The most noteworthy thing about Mr. Wilson was that his wife, Cairine Wilson, was the first woman ever to be appointed to the Canadian Senate. She later became the first woman to serve as a Canadian delegate to the United Nations General Assembly and the first woman Deputy Speaker of the Senate.


Swiss miss to instruct Canadians

Here are photos from the January 16 1937 edition of the Toronto Daily Star of a woman who was heading to Canada to instruct Canadian skiers.

A search turned up very little on Dinah Kuenzli:

  • Some race results from 1938.
  • The Canadian Ski Yearbook from 1936-37, which is basically a few ads and a painting on the cover. This features Ms. Kuenzli on page 5 (including one of the above pictures).

I would guess that her career was interrupted or ended by the war.


Concert and stage

The January 16 1937 edition of the Toronto Daily Star contained this set of photos and blurbs for upcoming performances:

I hadn’t heard of any of these people, so I looked them up on the Internet:

  • There is a web site devoted to Albert Hirsh’s life and career. He eventually settled in Houston, and was part of that city’s classical music scene for over four decades. The Houston Chronicle has his obituary.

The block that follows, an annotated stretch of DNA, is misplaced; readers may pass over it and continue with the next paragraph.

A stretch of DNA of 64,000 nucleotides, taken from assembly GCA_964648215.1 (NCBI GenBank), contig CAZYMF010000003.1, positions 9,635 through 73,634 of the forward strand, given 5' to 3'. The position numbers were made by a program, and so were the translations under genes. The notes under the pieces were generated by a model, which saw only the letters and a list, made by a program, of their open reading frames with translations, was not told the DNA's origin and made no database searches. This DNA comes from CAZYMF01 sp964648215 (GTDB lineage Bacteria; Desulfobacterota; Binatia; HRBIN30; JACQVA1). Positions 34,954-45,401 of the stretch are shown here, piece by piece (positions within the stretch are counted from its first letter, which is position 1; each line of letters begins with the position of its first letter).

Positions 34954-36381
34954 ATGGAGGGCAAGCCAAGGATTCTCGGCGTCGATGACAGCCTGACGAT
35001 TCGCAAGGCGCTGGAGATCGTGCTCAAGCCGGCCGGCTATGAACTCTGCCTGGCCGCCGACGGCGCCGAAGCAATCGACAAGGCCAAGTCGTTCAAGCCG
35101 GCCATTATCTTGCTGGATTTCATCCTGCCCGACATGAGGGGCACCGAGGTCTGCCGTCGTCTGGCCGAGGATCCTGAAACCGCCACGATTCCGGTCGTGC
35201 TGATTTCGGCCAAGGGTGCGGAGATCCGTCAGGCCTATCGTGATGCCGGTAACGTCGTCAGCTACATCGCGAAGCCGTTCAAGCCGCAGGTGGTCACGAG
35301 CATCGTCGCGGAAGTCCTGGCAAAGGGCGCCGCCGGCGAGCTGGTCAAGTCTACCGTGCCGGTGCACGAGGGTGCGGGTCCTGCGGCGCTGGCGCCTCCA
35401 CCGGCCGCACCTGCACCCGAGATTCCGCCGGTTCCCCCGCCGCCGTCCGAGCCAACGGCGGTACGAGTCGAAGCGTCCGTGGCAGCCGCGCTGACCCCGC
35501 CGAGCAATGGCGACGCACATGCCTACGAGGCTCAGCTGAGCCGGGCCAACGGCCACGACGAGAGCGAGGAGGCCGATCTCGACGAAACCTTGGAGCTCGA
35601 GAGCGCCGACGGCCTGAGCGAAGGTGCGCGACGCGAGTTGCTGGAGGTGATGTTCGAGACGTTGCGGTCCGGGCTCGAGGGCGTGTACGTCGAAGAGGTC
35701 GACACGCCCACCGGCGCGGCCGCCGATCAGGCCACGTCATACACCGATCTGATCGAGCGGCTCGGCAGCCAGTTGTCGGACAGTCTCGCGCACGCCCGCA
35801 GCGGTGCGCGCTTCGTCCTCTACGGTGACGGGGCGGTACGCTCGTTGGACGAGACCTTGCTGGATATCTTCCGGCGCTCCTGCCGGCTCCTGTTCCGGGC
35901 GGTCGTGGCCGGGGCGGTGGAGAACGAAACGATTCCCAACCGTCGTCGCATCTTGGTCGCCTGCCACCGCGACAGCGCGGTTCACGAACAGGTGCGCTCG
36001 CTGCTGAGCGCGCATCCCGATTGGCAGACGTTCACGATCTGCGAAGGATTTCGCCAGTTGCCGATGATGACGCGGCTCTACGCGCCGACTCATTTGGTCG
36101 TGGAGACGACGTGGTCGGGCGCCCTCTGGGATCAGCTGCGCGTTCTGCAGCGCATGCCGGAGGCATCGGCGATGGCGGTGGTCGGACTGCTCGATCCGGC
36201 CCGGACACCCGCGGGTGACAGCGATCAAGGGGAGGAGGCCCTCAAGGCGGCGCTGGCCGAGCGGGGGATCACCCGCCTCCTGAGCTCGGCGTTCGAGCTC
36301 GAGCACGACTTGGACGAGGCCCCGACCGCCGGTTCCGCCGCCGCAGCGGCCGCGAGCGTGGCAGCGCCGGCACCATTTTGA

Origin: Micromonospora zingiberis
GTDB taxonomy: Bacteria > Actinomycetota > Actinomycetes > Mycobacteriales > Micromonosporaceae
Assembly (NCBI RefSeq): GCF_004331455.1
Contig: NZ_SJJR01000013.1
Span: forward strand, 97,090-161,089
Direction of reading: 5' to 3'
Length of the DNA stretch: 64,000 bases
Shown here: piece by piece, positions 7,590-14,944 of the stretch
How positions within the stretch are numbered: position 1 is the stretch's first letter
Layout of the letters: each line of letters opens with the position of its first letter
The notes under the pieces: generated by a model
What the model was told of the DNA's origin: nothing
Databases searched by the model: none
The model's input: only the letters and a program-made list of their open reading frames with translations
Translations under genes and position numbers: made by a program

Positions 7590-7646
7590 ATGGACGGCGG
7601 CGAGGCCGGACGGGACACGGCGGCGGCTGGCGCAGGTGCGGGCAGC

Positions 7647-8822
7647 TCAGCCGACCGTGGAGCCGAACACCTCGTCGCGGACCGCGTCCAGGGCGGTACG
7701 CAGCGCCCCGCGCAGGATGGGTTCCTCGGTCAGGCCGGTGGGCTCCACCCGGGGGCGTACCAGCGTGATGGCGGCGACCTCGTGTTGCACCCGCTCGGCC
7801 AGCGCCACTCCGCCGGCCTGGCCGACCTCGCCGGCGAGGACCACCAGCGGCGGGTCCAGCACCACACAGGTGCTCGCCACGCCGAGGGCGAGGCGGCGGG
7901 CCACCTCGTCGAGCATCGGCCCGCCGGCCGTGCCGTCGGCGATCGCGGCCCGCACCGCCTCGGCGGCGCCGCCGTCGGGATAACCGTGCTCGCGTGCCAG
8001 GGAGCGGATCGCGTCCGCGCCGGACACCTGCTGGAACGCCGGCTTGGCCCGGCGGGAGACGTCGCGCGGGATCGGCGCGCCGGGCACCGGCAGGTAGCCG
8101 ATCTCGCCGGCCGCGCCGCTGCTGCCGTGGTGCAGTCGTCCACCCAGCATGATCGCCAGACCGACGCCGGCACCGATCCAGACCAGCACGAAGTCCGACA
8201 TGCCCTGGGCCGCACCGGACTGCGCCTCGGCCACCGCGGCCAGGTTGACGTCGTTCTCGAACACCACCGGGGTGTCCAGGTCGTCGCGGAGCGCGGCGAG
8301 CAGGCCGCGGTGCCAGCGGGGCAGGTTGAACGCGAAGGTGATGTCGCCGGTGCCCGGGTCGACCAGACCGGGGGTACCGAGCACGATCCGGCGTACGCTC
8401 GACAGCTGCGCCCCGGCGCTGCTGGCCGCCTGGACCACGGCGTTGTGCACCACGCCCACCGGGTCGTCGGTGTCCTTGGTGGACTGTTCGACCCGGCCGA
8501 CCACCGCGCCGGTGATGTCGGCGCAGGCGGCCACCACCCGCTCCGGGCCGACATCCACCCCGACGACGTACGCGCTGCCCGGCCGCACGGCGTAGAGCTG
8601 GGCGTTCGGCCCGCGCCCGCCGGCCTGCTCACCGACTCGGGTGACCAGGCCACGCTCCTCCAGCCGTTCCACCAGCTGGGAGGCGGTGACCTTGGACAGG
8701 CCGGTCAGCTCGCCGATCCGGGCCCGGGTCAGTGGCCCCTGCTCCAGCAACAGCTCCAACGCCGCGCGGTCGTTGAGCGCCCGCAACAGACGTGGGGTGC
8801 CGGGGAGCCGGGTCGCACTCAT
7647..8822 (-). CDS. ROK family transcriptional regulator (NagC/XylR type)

• Uday Shankar (1900-1977) was a dancer and choreographer who was a pioneer of modern dance in India. His younger brother, Ravi Shankar, was a musician who was primarily responsible for popularizing the sitar.
  • Olsen and Johnson were a vaudeville, radio, and stage act consisting of Ole Olsen (1892-1963) and Chic Johnson (1891-1962). Their revue, Hellzapoppin, ran for over 1400 performances on Broadway starting in 1938. (The movie version of the revue was released in 1941, and can be found on YouTube here.) Their humour could best be described as semi-organized mayhem, and they were not afraid to break the proverbial fourth wall; here’s a scene where a fight in the projection room causes the image on the screen to wobble.